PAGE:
Wednesday’s bond market initially opened in positive territory, but has since fallen well into negative ground. The stock markets were showing early strength also however, instead of turning south the major indexes have extended those gains when bonds moved lower. The Dow is currently up 104 points while the Nasdaq has gained 15 points. The bond market is currently down 12/32, but dues to strength late yesterday we should see little change in this morning’s mortgage rates if comparing to yesterday’s early pricing. Unfortunately, this morning’s selling has erased a sizable rally in mortgage-related bonds during afternoon trading yesterday. How much of an increase you will see in this morning’s pricing depends on the size of the downward revision your lender made late yesterday. The net difference should be minimal from Tuesday’s morning rates.
The National Association of Realtors gave us their Existing Home Sales report late this morning. They announced an increase of 0.6% in sales of existing homes that pushed the number of sales to their highest level since November 2009. That indicates housing sector strength that makes the data negative for the bond market and mortgage rates. However, it was close to forecasts and had little impact on this morning’s trading or mortgage rates.
What helped to initially boost bond prices were prepared comments by Fed Chairman Bernanke to the Joint Economic Committee of Congress. His first words caused bonds to move higher as they indicated that inflation was not a concern and that the Fed was ready to slow their current bond buying program if needed. The lack of a specific estimate when that could begin led many to believe that it was not in the foreseeable future. Since the Fed buys bonds that affect mortgage rates, this was welcomed news in the bond and mortgage markets. However, as the Q&A went on, Chairman Bernanke was pressed for a better answer and his replies appear to have contradicted what was originally taken from his prepared statement. The indication that such a move could come as early as Labor Day or during the 4th quarter caused bond buying to turn into selling. That erased not only the morning gains that appeared likely to improve rates another .250 of a discount point on top of yesterday’s late rally, but also yesterday’s gains altogether. That is a change of approximately .625 of a discount point from what this morning’s rate were going to look like and what are actually being posted.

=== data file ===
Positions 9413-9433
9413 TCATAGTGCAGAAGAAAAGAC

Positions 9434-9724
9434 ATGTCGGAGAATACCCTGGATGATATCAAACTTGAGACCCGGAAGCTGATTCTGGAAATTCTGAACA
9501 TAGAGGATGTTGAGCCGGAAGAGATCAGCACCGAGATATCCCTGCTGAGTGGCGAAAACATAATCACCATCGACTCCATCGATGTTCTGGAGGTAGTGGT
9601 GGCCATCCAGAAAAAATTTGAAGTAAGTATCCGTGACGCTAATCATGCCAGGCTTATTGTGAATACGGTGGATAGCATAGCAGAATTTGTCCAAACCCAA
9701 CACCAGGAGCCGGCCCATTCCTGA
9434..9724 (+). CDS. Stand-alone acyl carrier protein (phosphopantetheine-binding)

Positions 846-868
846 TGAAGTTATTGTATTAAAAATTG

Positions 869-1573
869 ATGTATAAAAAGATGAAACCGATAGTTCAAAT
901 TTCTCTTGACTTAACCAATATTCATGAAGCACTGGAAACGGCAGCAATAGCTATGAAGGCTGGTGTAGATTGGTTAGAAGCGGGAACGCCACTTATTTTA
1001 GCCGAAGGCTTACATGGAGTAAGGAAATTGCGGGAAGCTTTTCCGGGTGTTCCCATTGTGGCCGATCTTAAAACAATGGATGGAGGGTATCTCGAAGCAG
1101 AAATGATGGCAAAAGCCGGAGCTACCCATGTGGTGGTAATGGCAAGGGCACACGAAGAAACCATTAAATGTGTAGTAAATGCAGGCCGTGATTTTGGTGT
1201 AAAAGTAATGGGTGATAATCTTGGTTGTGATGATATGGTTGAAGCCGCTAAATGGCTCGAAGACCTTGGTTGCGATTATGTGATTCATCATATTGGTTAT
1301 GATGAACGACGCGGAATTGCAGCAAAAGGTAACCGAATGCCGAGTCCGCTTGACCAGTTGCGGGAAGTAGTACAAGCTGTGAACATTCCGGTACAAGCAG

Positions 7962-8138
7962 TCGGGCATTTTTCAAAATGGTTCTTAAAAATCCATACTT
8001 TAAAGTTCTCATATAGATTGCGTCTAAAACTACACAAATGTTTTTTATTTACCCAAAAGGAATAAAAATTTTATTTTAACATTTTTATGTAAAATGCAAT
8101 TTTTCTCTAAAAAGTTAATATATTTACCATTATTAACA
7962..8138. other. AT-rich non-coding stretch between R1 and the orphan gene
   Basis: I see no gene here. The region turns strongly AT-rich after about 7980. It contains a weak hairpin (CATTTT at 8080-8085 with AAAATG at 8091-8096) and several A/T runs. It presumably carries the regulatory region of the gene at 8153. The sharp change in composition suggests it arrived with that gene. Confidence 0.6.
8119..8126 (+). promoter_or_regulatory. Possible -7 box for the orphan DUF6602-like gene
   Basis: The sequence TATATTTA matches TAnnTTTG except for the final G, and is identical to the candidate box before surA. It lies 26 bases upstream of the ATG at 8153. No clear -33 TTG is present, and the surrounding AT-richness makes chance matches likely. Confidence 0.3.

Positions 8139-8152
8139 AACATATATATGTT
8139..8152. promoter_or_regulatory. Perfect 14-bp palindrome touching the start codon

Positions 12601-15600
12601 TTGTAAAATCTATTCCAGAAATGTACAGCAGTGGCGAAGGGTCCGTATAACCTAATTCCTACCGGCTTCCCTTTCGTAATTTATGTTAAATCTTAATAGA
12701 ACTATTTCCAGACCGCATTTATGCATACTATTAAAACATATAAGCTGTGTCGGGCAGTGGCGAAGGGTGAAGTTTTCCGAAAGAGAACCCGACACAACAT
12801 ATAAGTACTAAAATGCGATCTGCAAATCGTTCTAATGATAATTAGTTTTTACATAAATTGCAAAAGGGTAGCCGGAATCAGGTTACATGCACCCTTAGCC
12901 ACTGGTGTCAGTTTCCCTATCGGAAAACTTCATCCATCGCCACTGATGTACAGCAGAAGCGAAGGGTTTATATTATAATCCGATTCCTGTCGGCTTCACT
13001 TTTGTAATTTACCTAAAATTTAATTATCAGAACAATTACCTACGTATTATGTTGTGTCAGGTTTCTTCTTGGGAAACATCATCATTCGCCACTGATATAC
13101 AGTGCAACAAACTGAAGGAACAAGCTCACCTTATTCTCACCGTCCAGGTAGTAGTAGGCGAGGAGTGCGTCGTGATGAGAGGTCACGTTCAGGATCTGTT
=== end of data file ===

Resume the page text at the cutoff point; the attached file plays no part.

There is something else scheduled for today that is likely to influence the markets and mortgage rates. The minutes of the last FOMC meeting will be released tomorrow afternoon. Market participants will be looking for how Fed members voted during the last meeting and any comments about inflation concerns in the economy and economic growth. The goal is to form opinions about the Fed’s next move regarding interest rates and their current bond-buying program (QE3), although this morning’s comments should suffice with that. The minutes be released at 2:00 PM ET, so if there is a market reaction to them it will come during afternoon trading.
Besides the weekly unemployment update from the Labor Department early tomorrow morning (expected to show that 348,000 new claims for unemployment benefits were filed), we also will get April’s New Home Sales data at 10:00 AM ET. It gives us a similar measurement of housing sector strength and future mortgage credit demand as today’s Existing Home Sales report did, but tracks a much smaller portion of housing sales. Actually, it is the least important release of the week and probably will not have much of an impact on mortgage pricing unless it shows a sizable variance from forecasts. It is expected to show gains in sales from March’s level, meaning the new home portion of the housing sector also strengthened last month.